Last week, former Federal Reserve Chairman Alan Greenspan told futures traders at a conference in Florida that if home prices would just go up 10 percent, “the subprime mortgage problem would disappear.”
You have to wonder whether Greenspan got an advance copy of one of the most sophisticated studies to date on a question that’s keeping a lot of people awake at night: how much trouble are America’s homeowners in?
Like Greenspan’s observations in Boca Raton, the study — by Christopher L. Cagan, director of research and analytics at First American CoreLogic Inc. — will undoubtedly be used as ammunition by doomsayers and optimists alike.
On the first page of the study, “Mortgage Payment Reset: The Issue and the Impact,” Cagan makes it sound simple: in the next six years, 13 percent of the 8.37 million adjustable-rate mortgages originated between 2004 and 2006 will default. That’s 1.1 million foreclosures in a six- to seven-year period, and $112 billion in equity wiped out after homes securing $326 billion in debt are repossessed and sold.
But then Cagan complicates things, with a 180-page-plus explanation of his methods and an in-depth investigation of how changes in home prices might change that picture.
Cagan’s study uses December 2006 home prices as the starting point for its assumptions. He estimates that from here on out, each 1 percent increase in home prices could save 70,000 homes from foreclosure. That supports Greenspan’s observation that if home prices went back on the upswing, the current wave of delinquencies and foreclosures could disappear.
But Greenspan also said things could get worse if home prices fall. Cagan agrees, saying each 1 percent fall in home prices will put another 70,000 homes into foreclosure.
Cagan, who holds a doctorate in mathematics from the UCLA, was more interested in crunching numbers on millions of loans in a way that allowed people to interpret them for themselves, than in making a philosophical statement.
“I was driven by my love for mathematics,” and not by anybody else’s preconceptions, Cagan said. “I wanted to get past the anecdotes, and down to the nitty gritty of the numbers. I want this to be the authoritative, definitive study. A full academic explanation, so if you want to run a different scenario, you can.”
Although Cagan does put the number of projected foreclosures in context — he thinks they won’t have a wider impact on the national economy — the study still leaves room for others to argue about whether the subprime tsunami will cause widespread destruction, or just decimate a few ill-fated villages.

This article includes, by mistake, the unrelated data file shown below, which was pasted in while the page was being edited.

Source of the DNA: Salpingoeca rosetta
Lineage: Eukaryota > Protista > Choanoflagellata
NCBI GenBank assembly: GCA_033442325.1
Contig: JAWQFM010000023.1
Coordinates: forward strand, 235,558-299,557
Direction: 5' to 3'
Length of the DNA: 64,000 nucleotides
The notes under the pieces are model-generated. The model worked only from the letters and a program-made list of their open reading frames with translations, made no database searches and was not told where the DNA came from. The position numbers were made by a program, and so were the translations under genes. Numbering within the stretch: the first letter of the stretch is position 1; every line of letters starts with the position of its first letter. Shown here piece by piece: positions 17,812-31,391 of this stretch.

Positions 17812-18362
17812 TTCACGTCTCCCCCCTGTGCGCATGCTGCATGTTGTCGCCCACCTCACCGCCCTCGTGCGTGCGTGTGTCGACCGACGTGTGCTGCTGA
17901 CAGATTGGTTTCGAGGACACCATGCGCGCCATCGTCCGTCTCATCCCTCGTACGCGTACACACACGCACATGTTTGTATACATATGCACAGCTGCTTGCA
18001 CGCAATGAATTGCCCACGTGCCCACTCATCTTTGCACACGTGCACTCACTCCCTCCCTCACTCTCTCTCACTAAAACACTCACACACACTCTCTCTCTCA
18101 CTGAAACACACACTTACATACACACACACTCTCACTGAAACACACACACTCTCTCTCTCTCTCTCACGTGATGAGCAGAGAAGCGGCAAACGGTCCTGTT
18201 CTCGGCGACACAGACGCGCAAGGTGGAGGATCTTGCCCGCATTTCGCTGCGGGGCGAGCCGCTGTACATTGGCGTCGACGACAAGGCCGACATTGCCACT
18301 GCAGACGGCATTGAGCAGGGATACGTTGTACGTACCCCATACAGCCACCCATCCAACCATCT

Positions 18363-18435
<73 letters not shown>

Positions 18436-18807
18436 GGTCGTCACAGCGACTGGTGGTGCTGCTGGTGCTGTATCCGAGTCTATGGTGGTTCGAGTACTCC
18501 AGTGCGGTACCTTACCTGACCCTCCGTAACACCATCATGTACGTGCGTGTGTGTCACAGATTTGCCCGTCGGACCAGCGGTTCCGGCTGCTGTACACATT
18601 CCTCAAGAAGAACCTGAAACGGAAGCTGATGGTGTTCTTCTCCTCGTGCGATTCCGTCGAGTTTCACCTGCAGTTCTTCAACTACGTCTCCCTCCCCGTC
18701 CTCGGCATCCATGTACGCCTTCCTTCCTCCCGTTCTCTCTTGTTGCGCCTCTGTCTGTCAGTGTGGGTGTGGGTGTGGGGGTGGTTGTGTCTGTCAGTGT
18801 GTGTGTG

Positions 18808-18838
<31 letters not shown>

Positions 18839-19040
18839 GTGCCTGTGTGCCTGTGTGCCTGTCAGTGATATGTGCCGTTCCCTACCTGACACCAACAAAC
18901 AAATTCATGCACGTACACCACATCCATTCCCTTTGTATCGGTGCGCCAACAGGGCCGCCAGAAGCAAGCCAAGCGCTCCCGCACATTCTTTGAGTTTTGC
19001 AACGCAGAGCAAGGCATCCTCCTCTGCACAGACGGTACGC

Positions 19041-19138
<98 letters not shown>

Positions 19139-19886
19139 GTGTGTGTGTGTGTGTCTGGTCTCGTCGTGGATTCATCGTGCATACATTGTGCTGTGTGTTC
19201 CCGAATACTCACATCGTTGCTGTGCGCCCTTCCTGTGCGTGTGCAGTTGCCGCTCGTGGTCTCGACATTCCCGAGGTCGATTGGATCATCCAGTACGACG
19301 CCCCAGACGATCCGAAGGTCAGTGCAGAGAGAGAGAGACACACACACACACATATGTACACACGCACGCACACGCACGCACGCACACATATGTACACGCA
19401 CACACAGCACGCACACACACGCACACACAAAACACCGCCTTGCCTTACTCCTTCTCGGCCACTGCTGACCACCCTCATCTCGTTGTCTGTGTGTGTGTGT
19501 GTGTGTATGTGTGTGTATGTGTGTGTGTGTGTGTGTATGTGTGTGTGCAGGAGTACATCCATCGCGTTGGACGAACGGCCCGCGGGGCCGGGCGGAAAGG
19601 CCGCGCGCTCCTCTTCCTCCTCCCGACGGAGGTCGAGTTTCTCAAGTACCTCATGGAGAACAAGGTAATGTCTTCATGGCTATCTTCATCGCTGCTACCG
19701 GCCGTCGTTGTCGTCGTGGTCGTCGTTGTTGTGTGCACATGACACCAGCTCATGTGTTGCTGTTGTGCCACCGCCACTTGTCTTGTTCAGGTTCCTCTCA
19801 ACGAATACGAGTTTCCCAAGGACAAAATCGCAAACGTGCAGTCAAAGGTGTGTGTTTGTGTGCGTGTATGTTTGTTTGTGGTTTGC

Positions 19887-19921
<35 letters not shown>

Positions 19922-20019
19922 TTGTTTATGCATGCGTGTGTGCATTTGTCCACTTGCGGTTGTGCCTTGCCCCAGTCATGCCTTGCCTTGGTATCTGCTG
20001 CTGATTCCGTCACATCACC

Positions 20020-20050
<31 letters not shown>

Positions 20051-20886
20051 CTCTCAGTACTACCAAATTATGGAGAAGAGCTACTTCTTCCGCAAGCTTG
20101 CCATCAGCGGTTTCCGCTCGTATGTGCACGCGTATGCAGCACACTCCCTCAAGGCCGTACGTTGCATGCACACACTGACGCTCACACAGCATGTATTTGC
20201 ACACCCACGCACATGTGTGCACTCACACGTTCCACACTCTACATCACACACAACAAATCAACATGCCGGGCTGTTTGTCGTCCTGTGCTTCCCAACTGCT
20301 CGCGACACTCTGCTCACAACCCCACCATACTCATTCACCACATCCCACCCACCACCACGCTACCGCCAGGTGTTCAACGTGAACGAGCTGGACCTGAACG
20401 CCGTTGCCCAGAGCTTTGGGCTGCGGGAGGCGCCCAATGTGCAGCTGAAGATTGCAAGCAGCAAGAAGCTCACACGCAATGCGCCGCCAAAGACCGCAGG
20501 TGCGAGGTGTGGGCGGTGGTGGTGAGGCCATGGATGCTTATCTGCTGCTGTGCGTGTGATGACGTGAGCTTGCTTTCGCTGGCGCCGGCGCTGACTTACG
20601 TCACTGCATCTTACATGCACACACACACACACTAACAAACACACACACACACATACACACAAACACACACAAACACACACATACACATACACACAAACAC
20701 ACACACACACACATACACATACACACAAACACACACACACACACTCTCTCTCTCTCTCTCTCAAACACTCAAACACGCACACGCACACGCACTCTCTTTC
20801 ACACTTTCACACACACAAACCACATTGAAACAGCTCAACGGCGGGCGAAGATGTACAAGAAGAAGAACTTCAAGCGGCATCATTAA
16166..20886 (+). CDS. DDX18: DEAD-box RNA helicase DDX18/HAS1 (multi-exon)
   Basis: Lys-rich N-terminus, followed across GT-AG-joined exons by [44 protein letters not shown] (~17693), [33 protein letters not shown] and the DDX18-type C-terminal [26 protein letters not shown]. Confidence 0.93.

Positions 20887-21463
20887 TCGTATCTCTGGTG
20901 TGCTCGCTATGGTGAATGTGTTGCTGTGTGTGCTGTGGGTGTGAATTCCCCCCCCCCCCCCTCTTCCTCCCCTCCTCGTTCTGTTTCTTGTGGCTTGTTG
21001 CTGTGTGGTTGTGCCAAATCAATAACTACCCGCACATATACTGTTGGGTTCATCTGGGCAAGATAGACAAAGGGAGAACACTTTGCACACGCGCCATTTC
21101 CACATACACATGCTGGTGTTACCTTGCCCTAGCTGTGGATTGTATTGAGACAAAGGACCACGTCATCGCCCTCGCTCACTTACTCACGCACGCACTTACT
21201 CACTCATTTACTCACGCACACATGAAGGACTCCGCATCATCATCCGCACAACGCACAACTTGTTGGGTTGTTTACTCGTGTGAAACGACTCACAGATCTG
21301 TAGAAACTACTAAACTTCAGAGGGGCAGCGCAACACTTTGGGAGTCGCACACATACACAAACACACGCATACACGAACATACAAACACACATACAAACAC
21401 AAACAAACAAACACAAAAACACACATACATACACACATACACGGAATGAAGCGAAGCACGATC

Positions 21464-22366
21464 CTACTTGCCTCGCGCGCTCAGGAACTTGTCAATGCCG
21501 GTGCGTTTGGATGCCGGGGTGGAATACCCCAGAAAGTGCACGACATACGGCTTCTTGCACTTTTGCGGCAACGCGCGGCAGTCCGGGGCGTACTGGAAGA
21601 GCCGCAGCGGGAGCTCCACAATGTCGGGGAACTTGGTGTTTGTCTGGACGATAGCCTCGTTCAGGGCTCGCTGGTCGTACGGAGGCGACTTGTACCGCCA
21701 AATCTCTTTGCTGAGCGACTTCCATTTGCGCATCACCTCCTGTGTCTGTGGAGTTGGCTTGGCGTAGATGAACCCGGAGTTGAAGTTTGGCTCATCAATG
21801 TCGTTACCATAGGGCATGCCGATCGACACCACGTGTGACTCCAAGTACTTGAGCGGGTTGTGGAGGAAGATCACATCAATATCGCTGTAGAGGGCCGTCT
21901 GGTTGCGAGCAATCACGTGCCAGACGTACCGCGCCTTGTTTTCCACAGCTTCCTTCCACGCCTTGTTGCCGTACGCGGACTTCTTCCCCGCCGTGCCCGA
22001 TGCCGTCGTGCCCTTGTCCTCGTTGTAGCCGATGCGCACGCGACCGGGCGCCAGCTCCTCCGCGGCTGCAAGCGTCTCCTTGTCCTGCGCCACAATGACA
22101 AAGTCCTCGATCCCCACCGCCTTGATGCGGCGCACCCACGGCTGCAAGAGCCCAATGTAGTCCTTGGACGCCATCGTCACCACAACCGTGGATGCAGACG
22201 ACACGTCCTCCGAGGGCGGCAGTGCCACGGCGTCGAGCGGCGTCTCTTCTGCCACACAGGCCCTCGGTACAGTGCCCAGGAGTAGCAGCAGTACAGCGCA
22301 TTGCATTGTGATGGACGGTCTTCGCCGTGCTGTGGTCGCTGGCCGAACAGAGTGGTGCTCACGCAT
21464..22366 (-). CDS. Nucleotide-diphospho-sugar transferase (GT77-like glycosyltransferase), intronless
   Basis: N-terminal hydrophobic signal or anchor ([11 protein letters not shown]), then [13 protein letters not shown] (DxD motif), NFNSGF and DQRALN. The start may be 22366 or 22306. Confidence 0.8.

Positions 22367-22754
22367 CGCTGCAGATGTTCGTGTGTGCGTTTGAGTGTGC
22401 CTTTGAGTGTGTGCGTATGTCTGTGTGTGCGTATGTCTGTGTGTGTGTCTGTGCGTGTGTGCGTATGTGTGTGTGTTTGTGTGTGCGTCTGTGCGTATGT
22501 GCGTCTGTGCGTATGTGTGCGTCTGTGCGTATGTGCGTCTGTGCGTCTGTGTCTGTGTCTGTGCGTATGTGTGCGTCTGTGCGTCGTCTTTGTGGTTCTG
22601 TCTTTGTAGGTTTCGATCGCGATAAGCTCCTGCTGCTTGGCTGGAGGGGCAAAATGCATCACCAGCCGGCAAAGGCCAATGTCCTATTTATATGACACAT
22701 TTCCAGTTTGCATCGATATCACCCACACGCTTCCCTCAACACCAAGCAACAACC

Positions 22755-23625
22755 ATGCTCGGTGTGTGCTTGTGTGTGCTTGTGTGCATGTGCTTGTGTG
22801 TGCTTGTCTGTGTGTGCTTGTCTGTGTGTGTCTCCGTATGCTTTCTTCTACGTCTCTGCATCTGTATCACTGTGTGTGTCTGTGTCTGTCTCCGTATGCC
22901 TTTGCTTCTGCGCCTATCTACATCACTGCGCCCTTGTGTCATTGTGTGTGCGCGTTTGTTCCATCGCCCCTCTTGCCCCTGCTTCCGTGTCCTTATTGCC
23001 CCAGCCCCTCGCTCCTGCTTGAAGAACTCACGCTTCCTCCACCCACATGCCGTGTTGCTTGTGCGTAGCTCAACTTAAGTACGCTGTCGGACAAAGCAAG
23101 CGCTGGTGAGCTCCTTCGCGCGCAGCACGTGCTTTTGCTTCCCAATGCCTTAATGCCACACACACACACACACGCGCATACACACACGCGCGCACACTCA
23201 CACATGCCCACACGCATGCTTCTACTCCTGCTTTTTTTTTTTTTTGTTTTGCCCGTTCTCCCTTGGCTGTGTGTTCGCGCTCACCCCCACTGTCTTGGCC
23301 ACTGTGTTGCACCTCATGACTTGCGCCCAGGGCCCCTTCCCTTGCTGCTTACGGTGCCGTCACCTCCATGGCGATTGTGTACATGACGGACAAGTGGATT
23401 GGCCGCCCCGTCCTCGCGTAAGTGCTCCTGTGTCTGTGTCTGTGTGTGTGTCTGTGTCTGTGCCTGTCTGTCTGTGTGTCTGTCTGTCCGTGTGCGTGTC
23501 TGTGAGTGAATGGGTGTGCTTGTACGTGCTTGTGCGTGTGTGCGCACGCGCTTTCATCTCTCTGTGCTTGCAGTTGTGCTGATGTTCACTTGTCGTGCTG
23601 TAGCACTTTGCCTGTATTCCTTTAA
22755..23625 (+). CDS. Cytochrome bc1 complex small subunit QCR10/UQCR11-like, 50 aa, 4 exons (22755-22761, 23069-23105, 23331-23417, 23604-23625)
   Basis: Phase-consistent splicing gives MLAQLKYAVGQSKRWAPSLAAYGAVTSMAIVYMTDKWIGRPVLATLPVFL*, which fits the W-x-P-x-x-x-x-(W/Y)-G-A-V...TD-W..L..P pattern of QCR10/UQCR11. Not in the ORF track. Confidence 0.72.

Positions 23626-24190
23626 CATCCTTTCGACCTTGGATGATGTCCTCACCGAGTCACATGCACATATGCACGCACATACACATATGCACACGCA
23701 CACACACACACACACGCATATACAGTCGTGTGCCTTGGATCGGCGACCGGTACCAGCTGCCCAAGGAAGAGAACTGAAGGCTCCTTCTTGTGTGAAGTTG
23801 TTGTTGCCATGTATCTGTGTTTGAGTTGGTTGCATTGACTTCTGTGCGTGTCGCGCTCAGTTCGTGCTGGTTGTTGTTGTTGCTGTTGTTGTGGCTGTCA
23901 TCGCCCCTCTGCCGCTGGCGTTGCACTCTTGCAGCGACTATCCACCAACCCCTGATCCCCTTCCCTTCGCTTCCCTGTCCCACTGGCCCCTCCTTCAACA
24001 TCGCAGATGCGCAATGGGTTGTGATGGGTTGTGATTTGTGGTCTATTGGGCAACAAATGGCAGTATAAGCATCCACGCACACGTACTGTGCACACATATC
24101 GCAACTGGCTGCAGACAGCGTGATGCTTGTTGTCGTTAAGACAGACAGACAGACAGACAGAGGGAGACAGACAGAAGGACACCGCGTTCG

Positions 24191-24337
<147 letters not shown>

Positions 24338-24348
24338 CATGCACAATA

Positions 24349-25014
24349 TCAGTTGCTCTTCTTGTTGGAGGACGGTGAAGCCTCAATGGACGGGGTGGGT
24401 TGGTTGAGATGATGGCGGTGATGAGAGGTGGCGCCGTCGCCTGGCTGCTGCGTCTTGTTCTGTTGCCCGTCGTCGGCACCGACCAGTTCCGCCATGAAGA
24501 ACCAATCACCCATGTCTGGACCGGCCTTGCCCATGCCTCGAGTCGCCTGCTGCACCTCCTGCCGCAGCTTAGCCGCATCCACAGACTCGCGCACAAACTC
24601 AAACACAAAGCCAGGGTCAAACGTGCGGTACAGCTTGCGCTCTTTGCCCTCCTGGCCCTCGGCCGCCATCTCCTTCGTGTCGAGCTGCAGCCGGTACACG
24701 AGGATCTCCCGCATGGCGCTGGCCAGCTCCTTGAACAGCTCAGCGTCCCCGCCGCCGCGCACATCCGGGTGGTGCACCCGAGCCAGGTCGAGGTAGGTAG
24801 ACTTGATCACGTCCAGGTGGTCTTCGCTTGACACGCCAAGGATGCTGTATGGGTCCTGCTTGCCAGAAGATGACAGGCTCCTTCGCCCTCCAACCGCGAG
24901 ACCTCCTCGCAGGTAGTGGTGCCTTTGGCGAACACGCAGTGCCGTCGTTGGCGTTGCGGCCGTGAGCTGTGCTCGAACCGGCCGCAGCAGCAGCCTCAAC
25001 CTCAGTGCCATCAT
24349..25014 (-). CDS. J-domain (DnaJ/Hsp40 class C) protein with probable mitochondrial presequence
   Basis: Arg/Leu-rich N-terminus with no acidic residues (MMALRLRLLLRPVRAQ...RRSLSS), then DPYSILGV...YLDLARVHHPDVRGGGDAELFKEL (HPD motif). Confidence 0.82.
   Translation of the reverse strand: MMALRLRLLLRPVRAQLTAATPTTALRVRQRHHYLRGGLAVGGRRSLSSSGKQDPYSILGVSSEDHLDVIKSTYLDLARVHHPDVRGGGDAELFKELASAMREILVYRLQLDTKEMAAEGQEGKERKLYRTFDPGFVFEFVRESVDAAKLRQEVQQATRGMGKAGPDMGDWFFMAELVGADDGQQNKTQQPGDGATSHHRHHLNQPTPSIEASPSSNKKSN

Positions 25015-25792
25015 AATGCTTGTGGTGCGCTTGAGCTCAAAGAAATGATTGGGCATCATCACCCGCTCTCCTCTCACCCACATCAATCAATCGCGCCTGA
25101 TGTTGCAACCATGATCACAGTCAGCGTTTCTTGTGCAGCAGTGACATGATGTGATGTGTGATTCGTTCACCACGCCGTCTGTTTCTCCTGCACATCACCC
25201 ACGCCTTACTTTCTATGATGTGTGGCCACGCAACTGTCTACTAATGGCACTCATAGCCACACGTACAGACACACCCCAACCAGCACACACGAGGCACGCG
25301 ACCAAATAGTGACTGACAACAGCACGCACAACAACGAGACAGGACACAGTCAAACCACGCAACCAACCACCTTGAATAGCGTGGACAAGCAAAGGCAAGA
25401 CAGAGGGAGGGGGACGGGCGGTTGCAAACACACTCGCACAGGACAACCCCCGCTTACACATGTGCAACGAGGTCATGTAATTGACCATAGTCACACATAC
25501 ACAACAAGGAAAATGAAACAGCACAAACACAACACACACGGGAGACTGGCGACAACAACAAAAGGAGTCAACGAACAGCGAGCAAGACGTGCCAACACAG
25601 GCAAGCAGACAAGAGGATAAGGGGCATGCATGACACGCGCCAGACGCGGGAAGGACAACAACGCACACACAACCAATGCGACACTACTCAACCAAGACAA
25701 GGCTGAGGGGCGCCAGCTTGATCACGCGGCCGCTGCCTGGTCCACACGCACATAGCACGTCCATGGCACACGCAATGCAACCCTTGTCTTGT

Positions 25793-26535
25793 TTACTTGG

Many experts on lending say one of the best predictors of a borrower’s likelihood of default is how much equity they hold in their home.
A family using a traditional loan with a 20 percent down payment has more at stake in staying current on their loan, and is less vulnerable to fluctuations in home prices if they need to refinance.
Borrowers who put little or no money down on a house, or whose loan payments only cover interest and not principal, can quickly find themselves “upside down.” When home prices stagnate or depreciate, their homes may end up being worth less than what they owe, and it can be tough to refinance on better terms. For some the best solution is to walk away.
One of the more interesting findings of Cagan’s study was that 93 percent of the homeowners in one database of 32 million loans held some equity in their homes.
If home prices fall by 10 percent, the percentage of borrowers with no (or negative) equity in their homes would grow from 6.9 percent to 15.8 percent, Cagan predicts. If home prices were to rise by 10 percent, just 2.9 percent of borrowers would have no or negative equity in their homes.
Since nobody can predict what will happen to home prices in the future, Cagan’s study is of somewhat limited utility to those hoping to, say, decide whether or not to invest in the deflated stocks of some subprime lenders.
Cagan said he wasn’t able to account for some other important variables at all, such as unemployment rates, housing inventory, death, divorce, illness or fraud.
But the study is useful for predicting what the magnitude of the problem might be, and when it will peak. Cagan said the critical year will be 2008, when 2/28 loans originated in 2006 and 3/27 loans dating to 2005 reset.
Table 29 on page 52 of the study illustrates Cagan’s point: the percentage of homeowners facing resets who have less than 20 percent equity in their homes is projected to peak at 69.5 percent in 2008, up from 40 percent in 2004.
The 20 percent equity threshold is important because those who have reached it should be able to refinance into conventional, fixed-rate loans.
A remarkable 25 percent of ARM borrowers facing an interest-rate adjustment in 2008 will have no or negative equity in their homes, compared with 12.9 percent of those facing a reset this year.
The greatest risk is for people who bought at the top of the market,” Cagan said. “It’s a truism that risky investments are more risky.”
Cagan divided loans that are scheduled to reset into three categories: teaser loans with initial interest rates under 4 percent, which usually adjust within a few months; subprime ARMs with higher initial rates of 6.5 percent or higher, which adjust in two to three years; and market-rate adjustable loans with initial rates of 4 percent to 6.5 percent.
Cagan predicted 32 percent of teaser loans will default when they reset, compared with 12 percent of subprime and 7 percent of market-rate ARMs.
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